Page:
Normalerweise bin ich nicht so ein Fan von "English Breakfast Tea", weil mir die mir zuvor bekannten Sorten irgendwie immer zu bitter waren oder so einen pelzigen Geschmack hinterlassen haben.
Dieser hier, von Bettys aus York, ist absolut bekömmlich, hat eine richtig schöne orange-goldene Farbe und schmeckt so richtig süffig. Beschrieben wir er selbst wie folgt:
Finest teas from India and Africa are skilfully combined to give a perfectly balanced blend with a bright, golden colour and a wonderfully rich, invigorating flavour.Hab' ich doch gesagt, oder?
Und für die Interessierten unter Euch gibt es nachfolgend die "Betty Story", die ich von der Homepage kopiert habe:
The Bettys Story
The story of our family business begins with a young orphan from Switzerland who travelled to England to make his name.
Where Switzerland Meets Yorkshire
After losing his parents at an early age, Frederick Belmont spent his teens in apprenticeships for all manner of bakers and confectioners across Europe. By the time he arrived in England his head was filled with knowledge of their craft – and dreams of his future.
In London, Frederick discovered he had lost the address he was travelling to. All he could remember was that the town sounded like ‘Bratwurst’. Through sheer luck he found himself on a train to Bradford.
Fortunately the beautiful countryside and sweet clear air reminded him of his native Switzerland – so much so, that he decided to stay. In 1919 he opened his first Bettys Café Tea Rooms in the fashionable spa town of Harrogate. The combination of mouth-watering Swiss confectionery and Yorkshire warmth and hospitality in such an elegant setting proved irresistible. Bettys was an instant success and was soon able to boast of ‘Royal and Distinguished Patronage’ on its letterhead.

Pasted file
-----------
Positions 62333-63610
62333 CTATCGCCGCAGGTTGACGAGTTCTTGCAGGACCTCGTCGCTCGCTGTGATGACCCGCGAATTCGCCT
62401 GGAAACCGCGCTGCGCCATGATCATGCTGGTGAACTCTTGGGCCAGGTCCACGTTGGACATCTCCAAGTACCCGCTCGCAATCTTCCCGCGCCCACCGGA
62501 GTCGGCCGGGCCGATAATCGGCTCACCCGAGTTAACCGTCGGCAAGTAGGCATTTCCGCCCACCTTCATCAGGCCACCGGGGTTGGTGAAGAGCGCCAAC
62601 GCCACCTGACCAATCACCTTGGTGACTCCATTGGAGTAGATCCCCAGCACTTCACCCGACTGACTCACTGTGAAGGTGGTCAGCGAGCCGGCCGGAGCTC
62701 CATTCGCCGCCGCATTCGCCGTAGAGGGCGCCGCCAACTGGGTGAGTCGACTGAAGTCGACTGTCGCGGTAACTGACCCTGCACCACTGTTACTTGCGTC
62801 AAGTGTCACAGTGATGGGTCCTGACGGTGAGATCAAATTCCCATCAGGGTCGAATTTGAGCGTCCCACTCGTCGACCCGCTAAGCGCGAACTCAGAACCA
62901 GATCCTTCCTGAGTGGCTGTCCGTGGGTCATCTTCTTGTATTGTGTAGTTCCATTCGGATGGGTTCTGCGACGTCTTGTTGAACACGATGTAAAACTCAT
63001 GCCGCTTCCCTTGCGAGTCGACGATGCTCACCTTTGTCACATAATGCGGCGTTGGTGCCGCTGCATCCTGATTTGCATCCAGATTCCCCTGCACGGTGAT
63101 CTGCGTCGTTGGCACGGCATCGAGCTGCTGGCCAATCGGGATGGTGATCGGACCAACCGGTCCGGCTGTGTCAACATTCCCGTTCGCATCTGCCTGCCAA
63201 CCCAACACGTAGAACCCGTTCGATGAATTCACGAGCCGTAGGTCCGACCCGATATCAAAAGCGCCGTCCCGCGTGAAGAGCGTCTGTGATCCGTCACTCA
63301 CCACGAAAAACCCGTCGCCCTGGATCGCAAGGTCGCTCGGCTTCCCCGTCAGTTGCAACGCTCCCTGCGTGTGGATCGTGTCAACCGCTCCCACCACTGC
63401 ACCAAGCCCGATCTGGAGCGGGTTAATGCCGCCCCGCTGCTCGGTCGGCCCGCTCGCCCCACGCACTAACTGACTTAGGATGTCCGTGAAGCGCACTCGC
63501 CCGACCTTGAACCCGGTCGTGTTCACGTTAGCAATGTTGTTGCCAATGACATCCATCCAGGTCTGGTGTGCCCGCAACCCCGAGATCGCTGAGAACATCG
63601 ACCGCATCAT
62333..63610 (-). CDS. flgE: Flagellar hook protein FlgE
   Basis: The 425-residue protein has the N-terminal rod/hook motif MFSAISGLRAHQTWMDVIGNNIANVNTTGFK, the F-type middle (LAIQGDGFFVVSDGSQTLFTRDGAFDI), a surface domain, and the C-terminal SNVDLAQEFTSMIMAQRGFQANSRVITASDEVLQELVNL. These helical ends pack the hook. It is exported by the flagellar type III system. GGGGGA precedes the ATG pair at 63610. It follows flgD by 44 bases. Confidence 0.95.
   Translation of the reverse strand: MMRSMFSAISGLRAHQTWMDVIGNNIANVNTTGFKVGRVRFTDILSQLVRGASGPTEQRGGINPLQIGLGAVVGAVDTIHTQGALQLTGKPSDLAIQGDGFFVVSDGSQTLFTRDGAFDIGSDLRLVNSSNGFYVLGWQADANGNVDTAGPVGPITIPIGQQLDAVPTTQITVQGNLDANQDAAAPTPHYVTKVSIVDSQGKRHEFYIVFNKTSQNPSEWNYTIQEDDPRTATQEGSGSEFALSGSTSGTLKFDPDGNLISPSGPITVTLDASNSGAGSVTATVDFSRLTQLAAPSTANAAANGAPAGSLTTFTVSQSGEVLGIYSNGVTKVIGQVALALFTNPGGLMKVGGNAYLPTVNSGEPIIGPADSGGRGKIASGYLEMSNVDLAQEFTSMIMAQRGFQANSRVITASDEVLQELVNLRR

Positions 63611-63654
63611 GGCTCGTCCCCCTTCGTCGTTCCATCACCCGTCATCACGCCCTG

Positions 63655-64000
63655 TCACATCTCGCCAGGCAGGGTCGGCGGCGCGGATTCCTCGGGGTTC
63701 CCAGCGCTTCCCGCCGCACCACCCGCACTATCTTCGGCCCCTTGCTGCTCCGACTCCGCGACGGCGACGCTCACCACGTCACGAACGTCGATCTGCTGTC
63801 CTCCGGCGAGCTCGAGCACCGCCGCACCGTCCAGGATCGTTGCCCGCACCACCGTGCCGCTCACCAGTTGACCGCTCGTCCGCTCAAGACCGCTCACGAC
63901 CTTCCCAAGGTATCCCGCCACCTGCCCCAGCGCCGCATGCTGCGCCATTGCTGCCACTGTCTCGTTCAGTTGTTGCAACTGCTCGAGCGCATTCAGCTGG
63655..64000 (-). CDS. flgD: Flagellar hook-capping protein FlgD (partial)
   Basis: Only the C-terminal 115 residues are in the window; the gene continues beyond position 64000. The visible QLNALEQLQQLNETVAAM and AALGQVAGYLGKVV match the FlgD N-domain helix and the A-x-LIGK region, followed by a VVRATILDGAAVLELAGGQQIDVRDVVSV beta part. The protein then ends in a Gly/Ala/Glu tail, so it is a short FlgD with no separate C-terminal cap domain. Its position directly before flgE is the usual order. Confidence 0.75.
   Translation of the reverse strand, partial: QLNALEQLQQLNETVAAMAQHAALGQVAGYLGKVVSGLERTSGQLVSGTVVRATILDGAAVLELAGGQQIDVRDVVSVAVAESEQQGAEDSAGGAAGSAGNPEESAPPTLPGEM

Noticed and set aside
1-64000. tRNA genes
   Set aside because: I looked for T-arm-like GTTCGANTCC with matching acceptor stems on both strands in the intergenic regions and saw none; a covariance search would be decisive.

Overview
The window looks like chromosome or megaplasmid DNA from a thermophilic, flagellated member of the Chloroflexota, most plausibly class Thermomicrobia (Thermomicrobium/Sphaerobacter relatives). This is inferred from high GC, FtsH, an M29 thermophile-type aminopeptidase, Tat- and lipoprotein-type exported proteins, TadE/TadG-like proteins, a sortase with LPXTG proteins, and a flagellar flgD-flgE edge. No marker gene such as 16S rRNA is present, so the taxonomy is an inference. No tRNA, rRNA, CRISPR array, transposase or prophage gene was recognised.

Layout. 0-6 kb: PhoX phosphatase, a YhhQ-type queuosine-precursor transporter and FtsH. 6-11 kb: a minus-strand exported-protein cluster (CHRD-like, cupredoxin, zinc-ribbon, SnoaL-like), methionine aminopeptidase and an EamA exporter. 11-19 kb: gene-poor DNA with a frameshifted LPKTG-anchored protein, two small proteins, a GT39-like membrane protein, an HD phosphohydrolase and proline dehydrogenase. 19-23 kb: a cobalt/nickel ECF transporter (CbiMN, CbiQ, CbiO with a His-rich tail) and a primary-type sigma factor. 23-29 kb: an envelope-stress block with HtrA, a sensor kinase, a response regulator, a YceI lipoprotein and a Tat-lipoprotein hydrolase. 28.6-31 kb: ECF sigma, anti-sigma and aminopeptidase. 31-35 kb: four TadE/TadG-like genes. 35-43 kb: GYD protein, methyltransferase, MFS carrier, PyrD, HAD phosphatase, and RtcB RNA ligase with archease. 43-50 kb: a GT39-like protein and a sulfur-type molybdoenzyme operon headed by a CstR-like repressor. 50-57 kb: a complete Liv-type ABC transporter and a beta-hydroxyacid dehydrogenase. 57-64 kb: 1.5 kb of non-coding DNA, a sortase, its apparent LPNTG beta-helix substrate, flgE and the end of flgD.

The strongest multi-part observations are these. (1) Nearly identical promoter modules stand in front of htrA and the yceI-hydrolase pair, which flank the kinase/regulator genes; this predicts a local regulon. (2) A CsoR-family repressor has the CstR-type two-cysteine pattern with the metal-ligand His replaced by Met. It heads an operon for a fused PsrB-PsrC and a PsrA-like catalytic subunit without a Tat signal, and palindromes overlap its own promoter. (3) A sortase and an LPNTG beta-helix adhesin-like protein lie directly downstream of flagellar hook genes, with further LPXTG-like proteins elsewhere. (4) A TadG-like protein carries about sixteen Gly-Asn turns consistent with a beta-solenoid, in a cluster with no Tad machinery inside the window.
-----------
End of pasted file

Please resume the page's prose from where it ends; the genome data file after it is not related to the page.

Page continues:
In the 1920s Frederick opened a Craft Bakery in Harrogate, complete with its own orchard. Thanks to the new Bakery, Frederick was able to open Bettys branches in other Yorkshire towns including a flagship café in York, inspired by the magnificent Queen Mary Cruise liner. His York tea room became particularly popular during the war years when the basement ‘Bettys Bar’ became the favourite destination of the hundreds of American and Canadian ‘Bomber Boys’ stationed around York. ‘Bettys Mirror’, on which many of them engraved their signatures with a diamond pen, remains on display at the branch today.
In the 1960s Bettys joined forces with another Yorkshire business, family tea and coffee merchants, Taylors of Harrogate.
A Family Affair
The years passed, and the business was handed down the family, who still run Bettys today. In the early sixties we bought Taylors, a family-run tea and coffee merchant, also based in Harrogate. It proved to be a winning combination.
With six Bettys Café Tea Rooms across Yorkshire, our own Cookery School and a home delivery service, the business has certainly grown. But we remain true to Frederick’s founding principles.
We’re devoted to doing things beautifully, from the cakes, breads and fancies made fresh each day at our Craft Bakery, to the way we look after our customers. And this is matched by the respectful manner in which we deal with the people who grow our speciality teas and gourmet coffees.
Who was Betty?
After 80 years the identity of Betty still remains a family mystery – although over the years many explanations have been offered.
Frederick could have named his Tea Rooms after the late Queen Mother, Elizabeth Bowes Lyon, who was born at the turn of the century, or perhaps a former manageress of the Harrogate Spa, Betty Lupton, ’Queen of the Harrogate Wells’.
There’s a sentimental tale of young Betty, a doctor’s daughter, who died of tuberculosis and whose father’s practice on Cambridge Crescent later became the first Bettys Café Tea Rooms.
Our favourite story, however, is the one which tells of a small girl interrupting the very first Board Meeting when the issue of what to call the Tea Rooms was being discussed. The girl’s name, of course, was Betty.